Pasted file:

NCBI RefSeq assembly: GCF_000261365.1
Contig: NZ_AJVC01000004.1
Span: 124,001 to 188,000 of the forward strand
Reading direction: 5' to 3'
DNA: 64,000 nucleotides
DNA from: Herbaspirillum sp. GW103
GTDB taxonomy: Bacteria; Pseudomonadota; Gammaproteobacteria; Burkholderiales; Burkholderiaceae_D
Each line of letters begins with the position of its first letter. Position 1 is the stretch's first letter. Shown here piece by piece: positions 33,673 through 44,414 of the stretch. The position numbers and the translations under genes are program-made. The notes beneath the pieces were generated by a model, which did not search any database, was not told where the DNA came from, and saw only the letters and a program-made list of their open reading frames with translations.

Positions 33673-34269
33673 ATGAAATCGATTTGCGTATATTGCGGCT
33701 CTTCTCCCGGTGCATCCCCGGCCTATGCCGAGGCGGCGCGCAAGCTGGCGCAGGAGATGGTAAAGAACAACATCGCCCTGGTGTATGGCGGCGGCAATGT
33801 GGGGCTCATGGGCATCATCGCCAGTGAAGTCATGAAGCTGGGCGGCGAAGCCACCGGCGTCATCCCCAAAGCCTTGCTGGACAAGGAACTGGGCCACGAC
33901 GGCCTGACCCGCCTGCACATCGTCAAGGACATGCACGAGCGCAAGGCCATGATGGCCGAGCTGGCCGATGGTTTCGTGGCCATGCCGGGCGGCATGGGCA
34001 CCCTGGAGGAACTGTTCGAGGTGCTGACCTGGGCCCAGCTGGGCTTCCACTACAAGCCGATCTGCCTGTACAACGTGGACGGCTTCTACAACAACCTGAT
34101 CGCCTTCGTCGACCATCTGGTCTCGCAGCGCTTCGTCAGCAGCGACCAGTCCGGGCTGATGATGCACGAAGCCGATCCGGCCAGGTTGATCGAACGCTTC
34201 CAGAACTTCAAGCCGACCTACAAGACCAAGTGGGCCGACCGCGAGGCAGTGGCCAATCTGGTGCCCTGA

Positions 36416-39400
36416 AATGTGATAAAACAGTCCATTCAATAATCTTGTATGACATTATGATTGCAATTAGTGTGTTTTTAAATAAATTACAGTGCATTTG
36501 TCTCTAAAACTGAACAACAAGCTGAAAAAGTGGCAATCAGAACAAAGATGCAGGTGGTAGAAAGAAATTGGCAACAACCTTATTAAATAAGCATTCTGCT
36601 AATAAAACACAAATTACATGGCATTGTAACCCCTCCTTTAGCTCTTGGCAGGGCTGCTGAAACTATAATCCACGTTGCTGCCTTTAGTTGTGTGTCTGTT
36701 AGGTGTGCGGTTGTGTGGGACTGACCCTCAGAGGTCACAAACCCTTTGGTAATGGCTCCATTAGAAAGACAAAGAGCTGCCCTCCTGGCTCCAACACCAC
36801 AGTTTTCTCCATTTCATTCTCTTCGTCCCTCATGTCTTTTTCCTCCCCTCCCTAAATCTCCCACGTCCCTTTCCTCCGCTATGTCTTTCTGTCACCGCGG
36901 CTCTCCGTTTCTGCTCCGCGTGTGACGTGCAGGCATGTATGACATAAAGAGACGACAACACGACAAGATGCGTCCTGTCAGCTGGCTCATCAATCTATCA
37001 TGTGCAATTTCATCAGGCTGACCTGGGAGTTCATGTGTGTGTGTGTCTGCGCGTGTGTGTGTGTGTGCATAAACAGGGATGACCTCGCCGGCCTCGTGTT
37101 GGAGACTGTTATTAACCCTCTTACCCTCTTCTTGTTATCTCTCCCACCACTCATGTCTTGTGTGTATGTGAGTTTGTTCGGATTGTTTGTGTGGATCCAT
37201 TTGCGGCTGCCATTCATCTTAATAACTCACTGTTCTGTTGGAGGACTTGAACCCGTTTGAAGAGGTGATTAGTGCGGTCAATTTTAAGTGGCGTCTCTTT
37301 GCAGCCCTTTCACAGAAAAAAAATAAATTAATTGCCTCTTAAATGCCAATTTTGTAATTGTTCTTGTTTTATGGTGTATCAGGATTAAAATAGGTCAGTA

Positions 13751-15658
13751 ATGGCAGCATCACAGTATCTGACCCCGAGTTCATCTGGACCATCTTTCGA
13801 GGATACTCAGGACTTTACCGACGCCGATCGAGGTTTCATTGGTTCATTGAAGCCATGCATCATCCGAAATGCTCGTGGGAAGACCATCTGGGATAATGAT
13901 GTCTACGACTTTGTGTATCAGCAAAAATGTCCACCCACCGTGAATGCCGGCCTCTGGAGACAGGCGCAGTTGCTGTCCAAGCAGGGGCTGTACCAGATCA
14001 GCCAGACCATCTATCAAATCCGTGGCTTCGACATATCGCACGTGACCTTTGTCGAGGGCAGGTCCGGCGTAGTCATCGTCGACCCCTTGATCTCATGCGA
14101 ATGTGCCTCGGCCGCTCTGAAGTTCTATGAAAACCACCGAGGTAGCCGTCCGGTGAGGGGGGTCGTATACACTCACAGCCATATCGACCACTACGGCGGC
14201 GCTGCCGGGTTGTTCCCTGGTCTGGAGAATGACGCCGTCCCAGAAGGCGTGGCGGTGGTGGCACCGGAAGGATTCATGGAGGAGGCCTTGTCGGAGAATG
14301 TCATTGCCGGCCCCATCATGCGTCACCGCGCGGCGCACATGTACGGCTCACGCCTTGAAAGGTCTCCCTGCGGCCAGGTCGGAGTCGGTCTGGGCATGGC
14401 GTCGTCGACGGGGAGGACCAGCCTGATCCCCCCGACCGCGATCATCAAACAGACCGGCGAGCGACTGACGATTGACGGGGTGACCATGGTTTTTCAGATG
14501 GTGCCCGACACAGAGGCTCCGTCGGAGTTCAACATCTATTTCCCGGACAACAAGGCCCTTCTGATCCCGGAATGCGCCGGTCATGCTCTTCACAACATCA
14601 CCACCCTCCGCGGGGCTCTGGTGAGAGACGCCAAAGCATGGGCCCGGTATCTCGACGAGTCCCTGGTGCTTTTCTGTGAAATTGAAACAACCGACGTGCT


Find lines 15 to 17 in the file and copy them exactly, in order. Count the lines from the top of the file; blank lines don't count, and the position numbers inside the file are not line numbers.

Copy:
34101 CGCCTTCGTCGACCATCTGGTCTCGCAGCGCTTCGTCAGCAGCGACCAGTCCGGGCTGATGATGCACGAAGCCGATCCGGCCAGGTTGATCGAACGCTTC
34201 CAGAACTTCAAGCCGACCTACAAGACCAAGTGGGCCGACCGCGAGGCAGTGGCCAATCTGGTGCCCTGA

Positions 36416-39400